Students use innovative compositional techniques to write extraordinary texts, focusing on new writing methods rather than on traditional lyrical or narrative concerns. Writing experiments, conducted individually, collaboratively and during class meetings, culminate in chapbook-sized projects. Students read, listen to, and create different types of work, including sound poetry, cut-ups, constrained and Oulipian writing, uncreative writing, sticker literature, false translations, artists’ books, and digital projects.
This is a creative writing workshop course. We meet Wednesday afternoons, 2pm-5pm. A typical meeting will involve the following:
0) Participants will do assigned reading and writing in preparation for class.
1) At the beginning of our class meeting, at 2pm, one or more published/disseminated pieces (“other people’s experimental writing”) will be read aloud or otherwise presented by a workshop participant. These readings will typically be from the list of assigned pieces.
2) We will react, discuss the pieces we have heard, discover and admire particular techniques that were evidently used in their composition, and wonder aloud about how these techniques can be extended and used in other ways. (This is “theoretical writing” rather than “experimental writing,” but it’s done in support of experimental writing undertaken during the class.)
3) We will extend our discussion to cover the assigned reading. How does it change the way we read? Challenge conventional notions of writing? Make us rethink forms, English, and the subjects and themes of the piece? Would it make us think differently if we wrote in this way? During this time, the instructor may give a short presentation about the historical, political, and cultural context in which the texts we have discussed were written. Note, however, that such a presentation will be left for after we have had a chance to give an immediate reaction and to let the writing provoke us in our own context today.
4) Around 3:15pm we will take a ten-minute break.
5) When we reconvene, we will begin with a short in-class writing exercise inspired by the techniques of particular people, literary groups, or movements. We will share what we wrote with each other.
6) We will discuss the exercise - not just the outcomes of it, but also the structure and setup of the activity itself, and how that facilitated or inhibited new types of writing.
7) Work from participants: One or more participants will read their work aloud or otherwise present it to the group. We will pretend that the work offered to us in this way is our own writing, and that the the underlying goals and purposes are our goals and purposes, and we will sincerely try to determine how to revise, reimagine, reconceptualize, add to, or cut the text to better accomplish these purposes. We will not ask (or allow) the writer to interpret or explain what is being expressed in his or her text. Our discussion will be undertaken with complete respect for the writer, the text, and the purposes behind the writing of it, and will not resort to either euphemism or brutality.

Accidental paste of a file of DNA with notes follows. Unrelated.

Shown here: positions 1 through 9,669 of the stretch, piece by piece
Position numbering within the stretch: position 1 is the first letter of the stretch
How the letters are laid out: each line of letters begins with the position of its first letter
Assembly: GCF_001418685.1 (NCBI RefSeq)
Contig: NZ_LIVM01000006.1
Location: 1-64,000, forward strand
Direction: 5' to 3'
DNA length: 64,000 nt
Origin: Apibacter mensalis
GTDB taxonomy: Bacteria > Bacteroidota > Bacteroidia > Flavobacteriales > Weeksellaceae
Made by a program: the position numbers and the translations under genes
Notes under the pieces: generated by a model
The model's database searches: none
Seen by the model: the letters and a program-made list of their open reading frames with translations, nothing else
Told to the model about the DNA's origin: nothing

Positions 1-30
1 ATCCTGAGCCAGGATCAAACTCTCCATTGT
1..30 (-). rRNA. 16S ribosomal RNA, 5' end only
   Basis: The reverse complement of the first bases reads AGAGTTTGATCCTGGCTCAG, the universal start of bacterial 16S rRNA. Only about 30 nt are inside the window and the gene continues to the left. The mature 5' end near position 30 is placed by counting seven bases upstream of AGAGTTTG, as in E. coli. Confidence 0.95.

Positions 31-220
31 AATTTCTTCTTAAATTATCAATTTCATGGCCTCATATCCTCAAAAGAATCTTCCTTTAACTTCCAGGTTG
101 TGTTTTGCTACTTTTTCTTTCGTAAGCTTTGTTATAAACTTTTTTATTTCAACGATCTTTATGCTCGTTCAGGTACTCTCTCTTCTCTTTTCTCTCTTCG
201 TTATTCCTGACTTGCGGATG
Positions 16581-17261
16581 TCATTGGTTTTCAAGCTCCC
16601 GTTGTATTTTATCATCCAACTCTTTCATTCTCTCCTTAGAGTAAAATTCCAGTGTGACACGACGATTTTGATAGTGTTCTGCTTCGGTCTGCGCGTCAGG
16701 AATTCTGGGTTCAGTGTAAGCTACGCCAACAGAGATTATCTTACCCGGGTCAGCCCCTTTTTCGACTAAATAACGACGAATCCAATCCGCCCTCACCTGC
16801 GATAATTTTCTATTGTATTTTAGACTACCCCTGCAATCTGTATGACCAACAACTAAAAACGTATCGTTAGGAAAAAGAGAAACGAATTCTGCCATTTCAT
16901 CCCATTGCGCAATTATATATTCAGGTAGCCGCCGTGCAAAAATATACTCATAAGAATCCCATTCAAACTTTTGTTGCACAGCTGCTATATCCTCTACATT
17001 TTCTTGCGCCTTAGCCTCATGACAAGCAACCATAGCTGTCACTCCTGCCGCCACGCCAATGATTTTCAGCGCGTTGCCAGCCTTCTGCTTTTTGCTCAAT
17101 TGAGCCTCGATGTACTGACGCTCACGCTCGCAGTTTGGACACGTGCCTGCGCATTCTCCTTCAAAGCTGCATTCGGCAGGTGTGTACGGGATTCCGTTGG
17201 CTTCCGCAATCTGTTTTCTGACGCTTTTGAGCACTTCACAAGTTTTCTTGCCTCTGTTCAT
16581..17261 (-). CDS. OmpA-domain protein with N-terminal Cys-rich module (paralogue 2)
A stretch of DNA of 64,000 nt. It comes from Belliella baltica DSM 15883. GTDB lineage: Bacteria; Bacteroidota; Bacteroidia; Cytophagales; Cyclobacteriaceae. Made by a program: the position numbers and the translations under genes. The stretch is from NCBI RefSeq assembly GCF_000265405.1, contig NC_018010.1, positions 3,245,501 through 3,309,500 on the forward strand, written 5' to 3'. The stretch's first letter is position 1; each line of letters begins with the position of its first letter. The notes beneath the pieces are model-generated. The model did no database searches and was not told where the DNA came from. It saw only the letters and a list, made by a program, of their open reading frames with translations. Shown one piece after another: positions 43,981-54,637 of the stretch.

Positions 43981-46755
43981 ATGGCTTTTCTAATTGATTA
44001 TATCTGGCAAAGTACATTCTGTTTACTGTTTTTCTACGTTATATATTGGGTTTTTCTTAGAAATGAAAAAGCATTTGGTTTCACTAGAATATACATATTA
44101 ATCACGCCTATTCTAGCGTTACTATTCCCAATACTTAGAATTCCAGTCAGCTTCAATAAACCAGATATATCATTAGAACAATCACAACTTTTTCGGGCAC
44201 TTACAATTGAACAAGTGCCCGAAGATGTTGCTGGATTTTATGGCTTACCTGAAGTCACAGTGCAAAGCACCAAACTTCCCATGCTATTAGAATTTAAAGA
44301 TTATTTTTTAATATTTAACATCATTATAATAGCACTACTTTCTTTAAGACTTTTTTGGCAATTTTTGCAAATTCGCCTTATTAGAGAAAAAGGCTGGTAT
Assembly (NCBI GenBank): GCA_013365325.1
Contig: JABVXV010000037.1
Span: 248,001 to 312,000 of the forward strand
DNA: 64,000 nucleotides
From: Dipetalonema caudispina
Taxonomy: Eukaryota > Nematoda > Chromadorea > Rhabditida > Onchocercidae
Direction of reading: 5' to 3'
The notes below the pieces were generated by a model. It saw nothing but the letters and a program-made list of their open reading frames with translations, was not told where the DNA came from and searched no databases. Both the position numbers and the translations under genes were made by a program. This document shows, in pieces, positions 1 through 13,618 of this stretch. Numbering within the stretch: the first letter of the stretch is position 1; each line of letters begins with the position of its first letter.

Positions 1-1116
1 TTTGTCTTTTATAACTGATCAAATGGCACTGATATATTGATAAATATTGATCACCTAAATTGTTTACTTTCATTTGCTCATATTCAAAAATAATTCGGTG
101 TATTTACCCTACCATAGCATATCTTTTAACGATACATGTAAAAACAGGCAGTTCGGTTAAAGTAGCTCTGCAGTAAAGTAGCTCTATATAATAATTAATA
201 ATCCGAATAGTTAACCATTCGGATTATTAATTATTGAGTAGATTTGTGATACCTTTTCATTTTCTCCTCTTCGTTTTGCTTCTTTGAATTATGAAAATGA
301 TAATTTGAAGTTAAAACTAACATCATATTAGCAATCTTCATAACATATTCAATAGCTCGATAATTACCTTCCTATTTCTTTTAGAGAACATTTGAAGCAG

8) Initially, specific short writing assignments will be given that will be due the following week. Later in the semester, participants will develop concepts for and work on their main projects. The parameters of these projects are to be determined by the participants themselves.
Nick’s office hours (and “reading room” hours at his lab, The Trope Tank, 14N-233) are irregular. He is available throughout the week to chat by appointment IM/iChat (screen name coachmontfort). Audio conferences with Nick & 1-2 other students in the class will also be set throughout the semester.
30% - Preparation for and participation in class. This includes the physical presence of your material form in the classroom; reading aloud or otherwise presenting the experimental writing you have done and that done by others; engaging in discussion that is informed by having completed the assigned reading; and doing writing during our in-class writing exercises.
10% - Attending one event, exhibit, reading, etc. related to experimental writing and documenting this in an email to the instructor. Christian Bök’s reading on December 2 would be a great choice, but you can select another one locally or somewhere that you visit.
20% - Completion of the short writing assignments in a way that shows an understanding of the constraint, prompt, or concept and which works toward some innovation. Each of the assignments will be valued equally.
40% - The main project. The framework for the project (form, concept, material) should be innovative and appropriate to the author’s goals. The scope should be suitable for a project that is the culmination of a semester of writing work. The writing should be innovative. Some aspect of the project should be awesome.
The lists of books, sound pieces, digital works, and shorter texts are provided to give a sense of what we will read and experience in the course. We will probably not cover all of these, and we will almost certainly cover things not on the list.
1986 (English translation, 2015)
2001 (new edition with additional poems, 2009)